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The Ospreys Have Returned


On March 7, 2017, we welcomed the return of ospreys (Pandion haliaetus) to the Dyke Marsh Wildlife Preserve.  Ed Eder reported that “the female quickly began rearranging sticks on the nesting platform” at the Belle Haven Marina.  “She directs the construction although the pair both gather nesting material,” Ed observed.  Ed, an expert naturalist and birder, said that the male has used this platform for nearly 10 years. 

Ed could identify the male as a “returner” because the osprey has an iris defect in his left eye.  The female has dark feathers that form a band on her breast.  The male is mostly white in the upper chest.  Most ospreys mate for life.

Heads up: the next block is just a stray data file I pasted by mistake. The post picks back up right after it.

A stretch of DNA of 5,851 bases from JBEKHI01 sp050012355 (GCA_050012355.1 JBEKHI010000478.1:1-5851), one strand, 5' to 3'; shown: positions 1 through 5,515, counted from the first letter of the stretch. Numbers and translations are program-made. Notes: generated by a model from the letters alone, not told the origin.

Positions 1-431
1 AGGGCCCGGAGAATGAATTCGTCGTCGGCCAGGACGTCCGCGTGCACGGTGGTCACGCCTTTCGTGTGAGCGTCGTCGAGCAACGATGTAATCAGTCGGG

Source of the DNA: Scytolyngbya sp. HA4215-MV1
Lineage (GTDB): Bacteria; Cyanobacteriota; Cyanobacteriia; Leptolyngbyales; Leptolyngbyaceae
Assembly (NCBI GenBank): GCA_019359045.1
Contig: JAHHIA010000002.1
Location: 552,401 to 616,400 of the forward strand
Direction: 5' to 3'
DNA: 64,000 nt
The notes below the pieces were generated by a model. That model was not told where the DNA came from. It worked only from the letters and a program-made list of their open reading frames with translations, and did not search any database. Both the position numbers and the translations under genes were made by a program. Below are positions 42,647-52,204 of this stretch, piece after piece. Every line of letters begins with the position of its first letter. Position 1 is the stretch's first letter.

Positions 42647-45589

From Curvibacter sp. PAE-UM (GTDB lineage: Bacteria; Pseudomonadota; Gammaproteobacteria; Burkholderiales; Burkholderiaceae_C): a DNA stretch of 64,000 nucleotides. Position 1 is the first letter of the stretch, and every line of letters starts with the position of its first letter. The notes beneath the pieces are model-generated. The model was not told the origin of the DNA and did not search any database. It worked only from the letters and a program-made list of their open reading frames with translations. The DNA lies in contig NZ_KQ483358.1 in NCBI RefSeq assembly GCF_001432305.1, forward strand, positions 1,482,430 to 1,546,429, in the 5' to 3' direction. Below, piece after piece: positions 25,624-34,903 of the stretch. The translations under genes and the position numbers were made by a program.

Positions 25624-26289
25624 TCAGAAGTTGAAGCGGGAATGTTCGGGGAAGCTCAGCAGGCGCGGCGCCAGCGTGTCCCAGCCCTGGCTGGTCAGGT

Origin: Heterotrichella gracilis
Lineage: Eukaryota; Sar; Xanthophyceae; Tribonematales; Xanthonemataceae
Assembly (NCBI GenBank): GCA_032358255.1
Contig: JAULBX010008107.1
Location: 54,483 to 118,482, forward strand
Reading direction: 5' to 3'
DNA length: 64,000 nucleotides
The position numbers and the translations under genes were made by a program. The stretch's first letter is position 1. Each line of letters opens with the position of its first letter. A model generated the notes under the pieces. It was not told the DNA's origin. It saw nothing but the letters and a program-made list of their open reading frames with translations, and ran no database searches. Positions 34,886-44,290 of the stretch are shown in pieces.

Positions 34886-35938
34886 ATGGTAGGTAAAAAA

Most years, there are around 10 active osprey nests in Dyke Marsh.  Ospreys are known as “fish hawks” and many FODMers have watched them catch fish with their long talons and fly with the fish’s head first, aeronautically advantageous, reducing wind resistance.  Ospreys have made a successful comeback since the 1970s after some pesticides were regulated.  Scientists concluded that some pesticides, including DDT, caused thinning of the birds’ eggshells, making nesting success difficult. Photos by Ed Eder.

Osprey perched  Osprey   Osprey